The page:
Return Of Black September
available: July 8, 1996
Muslimgauze returns to the dubby and laid-back styles after his recent aggressive onslaughts. Packed in a digipak, edition of 600 copies. On the cover you will find a cover for DAT only release. Send this along with your blank DAT and get extra, unreleased material, which will not be available anywhere else.
Press release from Staalplaat.
The following appeared in The Wire.
The excellent Black September, a 500-only limited edition, is a continuous, five-part, 68 minute epic is as formidably competent as ever, although more for the brooding, surreal nature of its sound-world than for its grooves, which here sound almost subsidiary. The soul samples and restlessly evolving minor-chord kaleidoscopes that unfold throughout the work is prima facia evidence of a musician on a roll.
review by Paul Stump
This text originally appeared in The Wire magazine (issue # 145).
Reproduced by permission.
The Wire on-line index.
The following appears in All Music Guide.
Boldly named after one of the most notorious Palestinian terrorist organizations, the group which carried out the Israeli Olympic athlete massacre in 1972, September matches its dark black artwork and design with equally doom-laden music (mastered as one track, despite the five separate song titles listed on the back). The title track relies on a slightly more gentle ominousness, with soft string plucking reverberating around the beat, but things start to pick up accordingly with the more aggressive, sharp-edged electronics shading into a tense blend of percussion and energy on "Libya"; after shading away into a more minimal midsection, the track returns at a nervous, quick pace, with drums and drum pads firing off echoes into the mix as drones snake in and out of the song. One particularly gripping section has shards of noise firing off in all directions before settling back into the frazzled energy of the central beat, feeling like a soundtrack to a particularly good chase scene in a movie. "Thugghee" and its accompanying remix keep the unsettled edge up, with sudden drum and electronic pulse intrusions erupting over the main flow of the songs. It's interesting to hear how Bryn Jones' love of dub applies itself in even more creative and different ways than from his productions of some years before, exchanging the slow pace for a fast one and applying Krautrock drone principles. A nicely stretched out, creepy remix of Gun Aramaic's "Opiate and Mullah" wraps up this fine effort.
review by Ned Raggett
All Music Guide
The following appeared in Chainlink D.L.K..
Second in the series re-editions of older Muslimgauze music released by Staalplaat, "Return of Black September" (which is also the name of one of the most notorious Palestinian terrorist organizations) presents yet another face of the artist's eclectic production. Originally released in a limited edition of 500 copies, the year 2004 will offer 800 lucky people (make that 799, I got my copy already!) the possibility to taste Muslimgauze's interpretation of what sounds like a deep, droning and disturbing ritual made of soft finger-tipping Darbuka percussion skin patterns, single hits of both delayed and unprocessed drums, loops of stringed wide-range instrument, field-recorded noises and voices, or just breaths and whispers. Quite alienating and scary at times, "Return of Black September" goes about its business in a continuous fashion, divided into five parts, totalling more than an hour of music. Experimental dark electronics meets tribal and ethnical mantras of ancient and distant culture creating a new breed of electrified world music. Although the middle of the record portrays the most inspirational and every day life sounding part of this record, the darker and nastier side takes the lead at the top and the tail of the record, with increasingly predominant and saturated rhythmical grooves. Bryn Jones was so far ahead of its time, you can't even begin to comprehend if you don't know at least one tenth of his discography, totalling almost 200 titles so far.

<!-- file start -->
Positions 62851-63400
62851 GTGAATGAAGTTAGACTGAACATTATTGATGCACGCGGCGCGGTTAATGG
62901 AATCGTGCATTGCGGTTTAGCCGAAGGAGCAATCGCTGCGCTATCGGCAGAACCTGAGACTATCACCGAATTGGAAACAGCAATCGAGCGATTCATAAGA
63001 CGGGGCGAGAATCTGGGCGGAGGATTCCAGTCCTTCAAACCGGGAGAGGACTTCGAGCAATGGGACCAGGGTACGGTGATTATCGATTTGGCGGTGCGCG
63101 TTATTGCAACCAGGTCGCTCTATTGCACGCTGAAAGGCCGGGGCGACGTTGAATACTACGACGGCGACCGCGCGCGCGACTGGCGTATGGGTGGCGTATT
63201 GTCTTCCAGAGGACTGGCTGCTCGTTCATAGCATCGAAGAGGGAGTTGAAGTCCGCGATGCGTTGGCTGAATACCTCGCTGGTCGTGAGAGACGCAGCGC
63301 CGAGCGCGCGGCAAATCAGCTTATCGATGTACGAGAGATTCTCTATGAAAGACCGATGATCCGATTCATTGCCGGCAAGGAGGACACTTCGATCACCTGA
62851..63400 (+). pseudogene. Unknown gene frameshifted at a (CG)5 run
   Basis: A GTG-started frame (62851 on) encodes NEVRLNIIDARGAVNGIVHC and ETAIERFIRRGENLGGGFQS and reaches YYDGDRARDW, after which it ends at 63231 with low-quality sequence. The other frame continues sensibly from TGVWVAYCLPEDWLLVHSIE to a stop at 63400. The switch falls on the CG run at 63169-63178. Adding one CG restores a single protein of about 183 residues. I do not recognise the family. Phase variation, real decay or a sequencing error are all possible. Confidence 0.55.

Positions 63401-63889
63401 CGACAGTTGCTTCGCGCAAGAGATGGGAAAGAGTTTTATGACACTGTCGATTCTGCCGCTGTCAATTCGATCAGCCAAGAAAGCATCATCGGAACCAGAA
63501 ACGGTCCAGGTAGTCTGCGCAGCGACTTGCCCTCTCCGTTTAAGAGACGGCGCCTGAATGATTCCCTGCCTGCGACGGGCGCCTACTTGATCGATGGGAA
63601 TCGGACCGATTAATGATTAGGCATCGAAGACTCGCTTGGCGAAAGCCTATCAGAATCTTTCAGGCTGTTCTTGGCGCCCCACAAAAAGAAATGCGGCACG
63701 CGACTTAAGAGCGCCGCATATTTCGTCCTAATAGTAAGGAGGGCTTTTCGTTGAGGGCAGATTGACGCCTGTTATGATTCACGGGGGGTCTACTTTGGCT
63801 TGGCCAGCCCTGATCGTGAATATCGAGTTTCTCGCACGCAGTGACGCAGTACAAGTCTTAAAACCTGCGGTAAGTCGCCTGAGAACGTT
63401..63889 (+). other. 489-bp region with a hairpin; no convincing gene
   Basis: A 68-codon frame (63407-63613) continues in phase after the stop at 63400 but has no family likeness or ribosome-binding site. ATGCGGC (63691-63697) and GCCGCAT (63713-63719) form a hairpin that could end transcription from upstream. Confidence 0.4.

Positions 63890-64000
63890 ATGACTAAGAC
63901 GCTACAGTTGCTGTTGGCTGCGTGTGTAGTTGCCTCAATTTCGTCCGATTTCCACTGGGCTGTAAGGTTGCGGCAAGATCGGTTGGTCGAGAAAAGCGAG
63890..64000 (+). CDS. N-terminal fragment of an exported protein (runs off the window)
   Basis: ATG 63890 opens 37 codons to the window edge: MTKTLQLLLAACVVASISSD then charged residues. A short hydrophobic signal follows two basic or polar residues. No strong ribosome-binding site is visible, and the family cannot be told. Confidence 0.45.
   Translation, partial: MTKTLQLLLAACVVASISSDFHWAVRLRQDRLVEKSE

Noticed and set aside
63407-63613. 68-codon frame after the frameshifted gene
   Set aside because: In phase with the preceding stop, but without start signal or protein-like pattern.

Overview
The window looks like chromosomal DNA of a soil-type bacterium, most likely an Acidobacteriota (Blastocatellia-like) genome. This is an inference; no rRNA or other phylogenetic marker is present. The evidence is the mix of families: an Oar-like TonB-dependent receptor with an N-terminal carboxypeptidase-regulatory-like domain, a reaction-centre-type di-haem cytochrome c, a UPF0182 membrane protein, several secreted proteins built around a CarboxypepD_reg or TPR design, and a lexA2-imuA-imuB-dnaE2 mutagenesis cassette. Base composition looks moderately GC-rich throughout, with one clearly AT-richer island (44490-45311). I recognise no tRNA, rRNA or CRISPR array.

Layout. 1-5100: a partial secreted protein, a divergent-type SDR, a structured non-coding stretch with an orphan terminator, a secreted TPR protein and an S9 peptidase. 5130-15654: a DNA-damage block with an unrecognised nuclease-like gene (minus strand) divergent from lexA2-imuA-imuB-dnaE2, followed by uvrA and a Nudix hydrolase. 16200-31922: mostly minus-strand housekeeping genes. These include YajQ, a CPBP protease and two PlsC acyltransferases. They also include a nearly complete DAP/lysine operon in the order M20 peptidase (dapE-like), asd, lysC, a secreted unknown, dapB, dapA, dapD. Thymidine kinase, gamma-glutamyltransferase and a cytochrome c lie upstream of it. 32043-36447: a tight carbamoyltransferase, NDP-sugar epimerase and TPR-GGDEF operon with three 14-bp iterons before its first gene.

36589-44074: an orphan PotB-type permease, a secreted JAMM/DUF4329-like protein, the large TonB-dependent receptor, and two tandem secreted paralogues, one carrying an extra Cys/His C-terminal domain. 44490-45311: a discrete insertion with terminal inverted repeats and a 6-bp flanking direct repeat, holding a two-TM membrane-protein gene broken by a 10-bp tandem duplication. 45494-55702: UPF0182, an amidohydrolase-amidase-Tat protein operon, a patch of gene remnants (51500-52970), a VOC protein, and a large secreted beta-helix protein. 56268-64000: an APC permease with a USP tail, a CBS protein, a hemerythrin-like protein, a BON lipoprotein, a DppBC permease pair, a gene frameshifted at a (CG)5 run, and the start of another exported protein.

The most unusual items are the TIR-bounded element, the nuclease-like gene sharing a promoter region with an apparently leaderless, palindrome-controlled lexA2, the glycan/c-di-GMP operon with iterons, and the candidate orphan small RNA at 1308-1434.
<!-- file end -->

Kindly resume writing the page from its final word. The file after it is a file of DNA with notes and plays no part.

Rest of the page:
review by Marc Urselli-Schaerer
Chainlink D.L.K. (May 18, 2004)
The following appeared in Rate Your Music.
Essentially a superior Mullah Said, in my opinion.
This record basically builds off of the vibes of dark, murky eastern techno that that record was trying to achieve and just takes them to another level of hypnotic, impenetrable soundscapes. Libya sounds like it easily could have been based off a track from Mullah yet just seems to go one step ahead in the way it's mixed and handled. The track Thugghee is amazing. It's a 23 minute psychedelic yet murky journey throughout, and serves as one of the most overwhelming yet memorable experiences you'll find in Bryn's discography. The song combines metallic percussion, middle eastern instruments and drums and plenty of reverb, yet is constantly dynamic and changing throughout. although I do like Mullah Said, I feel this one deserves the glory it achieved. It feels much more accomplished in it's aims and direction than that record did, and both seem to go for kind of the same thing.
Definitely a huge recommend on this one.
reviewed by StoneInFocus
Rate Your Music
see also Arab Quarter, Return Of Black September, Re-mixs, Gun Aramaic and Occupied Territories, Azzazin, Return Of Black September, Remixs, Arab Quarter & Gulf Between Us & Return Of Black September, Re-mixs, and Occupied Territories
Click back to go to Press Releases/Reviews Index or one of
the links below for an individual release page.
Return Of Black September Return Of Black September (re-issue)
November 3, 2020